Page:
Pursuit of New Credit

Whenever you apply for new credit, a hard inquiry is put on your report. When lenders pull your credit report, a hard inquiry shows that you are actively seeking for credit. People who pursue new credit too frequently in a short period of time pose greater risk to lenders. Having too many of these may negatively impact your credit score. Make sure you’re not looking for too many lines of credit in a short period of time.

Each hard inquiry impacts your credit score for one year and stays on your credit report for two years. Make sure you keep this in mind if you’re looking to get the best interest rates on mortgage or a car loan in the near future.

If you check your credit score yourself or get pre-approved for an offer, you will put a soft inquiry on your report, which does not negatively impact your score. When you open a new bank account, most banks will only do a soft inquiry although some will do a hard inquiry, especially if you opted for overdraft protection.

Managing your credit score

I personally manage my credit score through Experian, but you can manage it through any of the three credit bureaus: Experian, TransUnion, or Equifax. You can get your credit report from each of these three agencies once per year for free at Annual Credit Report. This is the only place authorized to give you your free U.S. credit report as mandated by the FTC.

Your FICO credit score is a number between 300 to 850 and is rated based on these ranges.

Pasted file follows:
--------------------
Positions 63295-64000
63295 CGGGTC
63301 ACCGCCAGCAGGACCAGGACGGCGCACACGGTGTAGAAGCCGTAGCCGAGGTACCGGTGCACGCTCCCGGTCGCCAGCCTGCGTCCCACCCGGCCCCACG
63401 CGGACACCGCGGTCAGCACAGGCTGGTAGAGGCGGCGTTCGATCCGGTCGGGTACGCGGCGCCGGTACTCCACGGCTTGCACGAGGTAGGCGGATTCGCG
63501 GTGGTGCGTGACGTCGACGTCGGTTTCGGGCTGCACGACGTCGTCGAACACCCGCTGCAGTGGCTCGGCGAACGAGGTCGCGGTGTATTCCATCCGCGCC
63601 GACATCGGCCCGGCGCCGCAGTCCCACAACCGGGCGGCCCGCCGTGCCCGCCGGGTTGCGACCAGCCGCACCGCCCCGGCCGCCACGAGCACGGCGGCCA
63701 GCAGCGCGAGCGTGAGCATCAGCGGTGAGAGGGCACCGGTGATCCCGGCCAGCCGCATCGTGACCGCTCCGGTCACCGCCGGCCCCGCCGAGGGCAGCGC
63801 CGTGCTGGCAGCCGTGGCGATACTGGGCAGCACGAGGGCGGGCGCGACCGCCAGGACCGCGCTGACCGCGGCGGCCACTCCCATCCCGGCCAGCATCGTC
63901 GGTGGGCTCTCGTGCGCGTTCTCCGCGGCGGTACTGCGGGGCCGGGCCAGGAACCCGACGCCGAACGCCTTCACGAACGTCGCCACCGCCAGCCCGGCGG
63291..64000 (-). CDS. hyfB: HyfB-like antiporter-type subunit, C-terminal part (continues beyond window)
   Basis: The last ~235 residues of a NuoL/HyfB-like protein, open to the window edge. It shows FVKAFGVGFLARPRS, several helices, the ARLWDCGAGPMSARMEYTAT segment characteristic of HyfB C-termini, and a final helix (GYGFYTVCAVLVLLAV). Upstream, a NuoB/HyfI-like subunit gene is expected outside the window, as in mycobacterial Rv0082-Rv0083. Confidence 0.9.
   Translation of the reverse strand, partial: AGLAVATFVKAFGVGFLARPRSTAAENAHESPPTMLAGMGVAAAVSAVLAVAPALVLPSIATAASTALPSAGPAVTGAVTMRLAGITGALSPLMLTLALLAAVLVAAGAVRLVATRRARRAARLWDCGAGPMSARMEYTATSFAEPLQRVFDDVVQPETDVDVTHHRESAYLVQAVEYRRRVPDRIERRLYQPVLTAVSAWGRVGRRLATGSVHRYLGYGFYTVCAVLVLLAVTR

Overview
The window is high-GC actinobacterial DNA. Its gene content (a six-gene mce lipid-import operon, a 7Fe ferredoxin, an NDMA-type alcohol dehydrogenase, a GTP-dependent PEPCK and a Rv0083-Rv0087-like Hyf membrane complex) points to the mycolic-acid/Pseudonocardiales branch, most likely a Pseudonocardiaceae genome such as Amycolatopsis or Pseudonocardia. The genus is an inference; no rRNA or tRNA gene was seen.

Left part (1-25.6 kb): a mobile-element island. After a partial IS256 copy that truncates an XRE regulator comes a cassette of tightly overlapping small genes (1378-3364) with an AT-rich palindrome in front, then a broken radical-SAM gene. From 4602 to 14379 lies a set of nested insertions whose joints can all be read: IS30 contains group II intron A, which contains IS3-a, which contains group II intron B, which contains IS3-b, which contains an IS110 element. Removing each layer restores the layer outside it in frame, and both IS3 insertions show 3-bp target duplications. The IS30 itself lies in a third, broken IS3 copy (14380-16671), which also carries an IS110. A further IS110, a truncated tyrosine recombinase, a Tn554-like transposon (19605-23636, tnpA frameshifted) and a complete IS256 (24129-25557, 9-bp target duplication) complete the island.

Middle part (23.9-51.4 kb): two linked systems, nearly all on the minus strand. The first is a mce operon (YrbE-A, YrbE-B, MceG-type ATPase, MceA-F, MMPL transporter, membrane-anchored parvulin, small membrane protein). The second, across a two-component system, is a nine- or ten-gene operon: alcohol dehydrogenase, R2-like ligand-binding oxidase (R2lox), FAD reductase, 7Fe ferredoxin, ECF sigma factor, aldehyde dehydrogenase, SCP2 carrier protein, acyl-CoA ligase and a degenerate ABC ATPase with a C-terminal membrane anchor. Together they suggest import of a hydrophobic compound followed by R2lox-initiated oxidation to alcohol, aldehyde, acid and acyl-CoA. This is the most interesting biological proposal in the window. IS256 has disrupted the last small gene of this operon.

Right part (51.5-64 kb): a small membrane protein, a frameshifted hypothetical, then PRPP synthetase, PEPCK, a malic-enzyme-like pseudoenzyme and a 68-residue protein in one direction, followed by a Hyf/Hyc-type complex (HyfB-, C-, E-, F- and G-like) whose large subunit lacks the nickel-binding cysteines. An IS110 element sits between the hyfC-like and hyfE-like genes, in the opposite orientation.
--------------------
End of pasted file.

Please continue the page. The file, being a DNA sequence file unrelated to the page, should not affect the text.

FICO Score Ranges From Experian

Credit ScoreRating% of People
300-579Very Poor16%
749-799Very Good25%

Most missteps in your credit report will get taken off after a period of seven years. So make sure you’re always paying your bills on time and actively monitoring your credit!

How can I get credit if I have no credit or bad credit?

If you have no credit history or bad credit history, it’s difficult to be approved for new lines of credit. However, there are some workarounds to this.

Have a co-signer or become an authorized user

Have a family member or close friend be a co-signer with you when you’re applying for credit or be an authorized user on their own line of credit. Your co-signer will be 100% responsible for your debt as well as take a credit score hit if you don’t pay on time, so use it responsibly. Many parents add their children as authorized users on their credit cards to kick-start their credit history as well.

Secured credit cards

Secured credit cards are usually backed by a security deposit equal to your credit line. This protects you if you happen to default and can help you build your credit score if you started with bad credit. As you pay your bills on time, your issuer will report your payment history to the credit bureaus and your credit score will improve.

College credit cards

College credit cards are usually very forgiving of no credit history. A great one I used in college (and still use now) is the Discover It. This card gives you great rewards and even a $20 statement credit each year with a GPA of 3.0 or higher. You can read about that here.


Managing your credit score is can seem daunting but it’s easier than it seems! Pay your bills on time, have a couple lines of reliable credit, and keep your utilization low and you’ll be well on your way to a great credit score in just a matter of time.